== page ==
Custom Engraved Puzzles

Our family has a huge tradition centered around stocking stuffers. This years theme is to give something that reminds them of 2020. I decided that a lot of people worked on puzzles early on in this pandemic, so I thought I would make a custom puzzle for each person. These are 40-piece, and just a bit over 6" square. I probably went a slightly different route than most. I wanted to account for kerf so that the fit wasn’t loosey-goosey. I also… probably stupidly, decided to make all the piece cuts custom. Thankfully I’m doing all of the puzzles with the same pieces, just changing the engrave… but it means cutting the pieces out, then assembling the puzzle into a frame and then engraving the image and finally weeding the masking off. In all between cut, engrave, weed, etc… the process will take a couple hours per puzzle. The design can take me 20 minutes or two hours depending on how complex. The first one complete is for my niece. I may have made a mistake in doing in fluorescent pink clear acrylic though…

I plan on everyone opening them at the same time, and then competing to see who can build theirs first, and I’ll offer up some cash prize for the winner!

Pieces cut:

Assembled into engraving frame:




Very nice and smart thinking

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Nice use of jig and snap marks too.


This is a very fun stocking stuffer.

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If the “puzzles” themselves are all the same… they could theoretically swap pieces too. Could make for some funny images…

Nice work.


That’s awesome! I’m actually in the midst of making puzzles as presents too :slight_smile: Can I ask what your strategy was for accounting to the kerf? Did you do it manually or draw out the puzzle as if you were going to cut them out of one square (the loosey-goosey way) and then somehow just enlarge each piece by half the kerf automagically?


I have all the pieces laid out as the cut in the first image.

Then I test the material with a 1/2” square to find the kerf.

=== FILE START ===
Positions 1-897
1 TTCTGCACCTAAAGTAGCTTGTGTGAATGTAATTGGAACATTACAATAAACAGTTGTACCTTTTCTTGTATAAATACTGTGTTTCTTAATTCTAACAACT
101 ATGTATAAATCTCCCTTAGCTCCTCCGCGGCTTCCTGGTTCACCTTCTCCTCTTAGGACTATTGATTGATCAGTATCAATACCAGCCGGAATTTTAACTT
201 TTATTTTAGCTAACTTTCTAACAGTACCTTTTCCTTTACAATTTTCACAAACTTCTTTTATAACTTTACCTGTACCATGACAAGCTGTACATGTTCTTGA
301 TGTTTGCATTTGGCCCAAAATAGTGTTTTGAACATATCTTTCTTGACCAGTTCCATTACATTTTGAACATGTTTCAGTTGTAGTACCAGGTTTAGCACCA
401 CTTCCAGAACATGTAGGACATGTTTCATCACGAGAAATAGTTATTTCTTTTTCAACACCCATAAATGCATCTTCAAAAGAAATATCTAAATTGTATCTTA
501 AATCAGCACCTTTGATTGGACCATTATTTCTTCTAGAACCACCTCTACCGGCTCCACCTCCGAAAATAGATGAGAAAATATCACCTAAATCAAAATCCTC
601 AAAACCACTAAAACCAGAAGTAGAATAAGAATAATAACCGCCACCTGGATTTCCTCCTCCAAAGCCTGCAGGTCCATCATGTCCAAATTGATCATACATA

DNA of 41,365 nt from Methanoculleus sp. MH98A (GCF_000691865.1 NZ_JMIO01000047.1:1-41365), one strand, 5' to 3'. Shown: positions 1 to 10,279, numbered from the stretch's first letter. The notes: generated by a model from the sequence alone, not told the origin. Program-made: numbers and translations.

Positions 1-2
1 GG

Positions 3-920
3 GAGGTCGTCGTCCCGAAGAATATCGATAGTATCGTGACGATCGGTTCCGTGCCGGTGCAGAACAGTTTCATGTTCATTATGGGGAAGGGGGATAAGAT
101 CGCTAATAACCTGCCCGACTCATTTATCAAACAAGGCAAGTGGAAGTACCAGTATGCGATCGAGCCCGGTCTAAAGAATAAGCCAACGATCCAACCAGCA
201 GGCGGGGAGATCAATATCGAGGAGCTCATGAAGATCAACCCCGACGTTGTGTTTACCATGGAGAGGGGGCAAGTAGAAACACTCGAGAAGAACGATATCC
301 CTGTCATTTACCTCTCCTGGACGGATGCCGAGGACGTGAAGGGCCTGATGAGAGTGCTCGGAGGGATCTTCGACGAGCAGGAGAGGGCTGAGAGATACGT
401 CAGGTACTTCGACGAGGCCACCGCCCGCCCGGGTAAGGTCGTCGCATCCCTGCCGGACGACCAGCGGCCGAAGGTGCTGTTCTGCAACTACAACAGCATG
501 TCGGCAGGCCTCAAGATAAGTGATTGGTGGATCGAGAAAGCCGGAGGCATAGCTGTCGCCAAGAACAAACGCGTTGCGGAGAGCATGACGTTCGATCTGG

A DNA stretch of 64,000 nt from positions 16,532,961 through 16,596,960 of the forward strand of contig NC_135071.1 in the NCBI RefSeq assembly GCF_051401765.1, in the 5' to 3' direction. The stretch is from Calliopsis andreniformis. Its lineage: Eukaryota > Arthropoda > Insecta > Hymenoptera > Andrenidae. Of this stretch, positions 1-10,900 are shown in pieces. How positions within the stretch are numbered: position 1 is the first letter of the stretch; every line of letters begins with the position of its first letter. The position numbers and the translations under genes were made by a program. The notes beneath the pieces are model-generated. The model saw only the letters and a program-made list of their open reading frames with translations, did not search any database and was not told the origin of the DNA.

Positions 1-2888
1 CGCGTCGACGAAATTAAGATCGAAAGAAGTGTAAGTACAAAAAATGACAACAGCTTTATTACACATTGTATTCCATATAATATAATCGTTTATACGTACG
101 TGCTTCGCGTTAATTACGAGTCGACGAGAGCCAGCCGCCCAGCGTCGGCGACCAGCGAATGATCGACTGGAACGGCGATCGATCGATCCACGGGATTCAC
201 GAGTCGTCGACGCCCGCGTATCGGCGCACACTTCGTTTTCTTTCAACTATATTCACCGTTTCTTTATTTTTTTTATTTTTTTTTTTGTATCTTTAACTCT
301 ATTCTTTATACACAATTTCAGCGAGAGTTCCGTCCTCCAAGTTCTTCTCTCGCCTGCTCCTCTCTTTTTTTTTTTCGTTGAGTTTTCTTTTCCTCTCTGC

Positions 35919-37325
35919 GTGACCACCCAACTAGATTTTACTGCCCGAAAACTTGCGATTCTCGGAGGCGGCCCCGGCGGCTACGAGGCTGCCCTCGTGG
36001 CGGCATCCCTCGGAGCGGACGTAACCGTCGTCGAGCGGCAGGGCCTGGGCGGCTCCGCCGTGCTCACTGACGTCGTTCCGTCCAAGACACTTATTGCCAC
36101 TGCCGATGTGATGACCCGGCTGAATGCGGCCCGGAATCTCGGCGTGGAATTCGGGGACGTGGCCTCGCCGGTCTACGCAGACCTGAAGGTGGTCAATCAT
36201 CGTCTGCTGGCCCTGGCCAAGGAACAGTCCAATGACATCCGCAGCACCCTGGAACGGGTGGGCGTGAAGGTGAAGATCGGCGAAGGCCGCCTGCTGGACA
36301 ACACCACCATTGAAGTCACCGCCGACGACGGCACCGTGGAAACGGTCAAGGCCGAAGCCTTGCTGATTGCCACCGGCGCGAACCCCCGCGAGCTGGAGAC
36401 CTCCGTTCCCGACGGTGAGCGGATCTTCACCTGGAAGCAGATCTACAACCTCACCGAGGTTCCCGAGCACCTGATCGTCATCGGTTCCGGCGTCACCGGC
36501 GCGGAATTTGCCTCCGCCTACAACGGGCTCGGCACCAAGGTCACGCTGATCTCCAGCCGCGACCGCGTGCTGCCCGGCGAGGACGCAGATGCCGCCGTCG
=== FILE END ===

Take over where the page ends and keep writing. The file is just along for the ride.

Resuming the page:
Then, in Inkscape I make the stroke size of all the pieces a bit smaller than the kerf (I don’t want to have the pieces “press fit” and sticking together, or hard to put together).

Then I use the stroke to path command and “break apart” the objects.

Then I have to go piece by piece and delete the smaller of each object.

Then I’m ready to cut (after making sure my stroke/fill settings are correct of course!)


So I’m really confused. Why not just cut and engrave the whole thing as rectangle right from the start? Which would be a lot less cuts and save the hassle of making the jigsaw into the frame.

Is this because of the kerf? I have the reverse opinion about the kerf, that extra wiggle room makes it nicer and easier to fit the jigsaw together, especially for smaller hands.

Or am I missing something here?


NIce idea! Puzzles certainly make a great stocking stuffer and keeps folks busy, too!


Ohmygosh, amazing! Love your puzzle and really appreciate the description of your design strategy. And, nice to see more of your work @chadmart1076—we’ve missed you!


I went this route for two reasons. 1st, I’d made a puzzle in the past in that way and did not like how lose the finished puzzle was. I couldn’t even like slide the thing around a table without it falling apart. That one was a thinner chipboard though so maybe the thicker acrylic and wood wouldn’t have that problem as much. 2nd, I find that the thicker cut line takes away from the visual of the finished product.


I originally took this is trying to make a wooden puzzle that much more difficult by swapping around the grain :joy_cat: This is quite a different take on any puzzles that I have seen being made, and thank you for sharing how you go about it!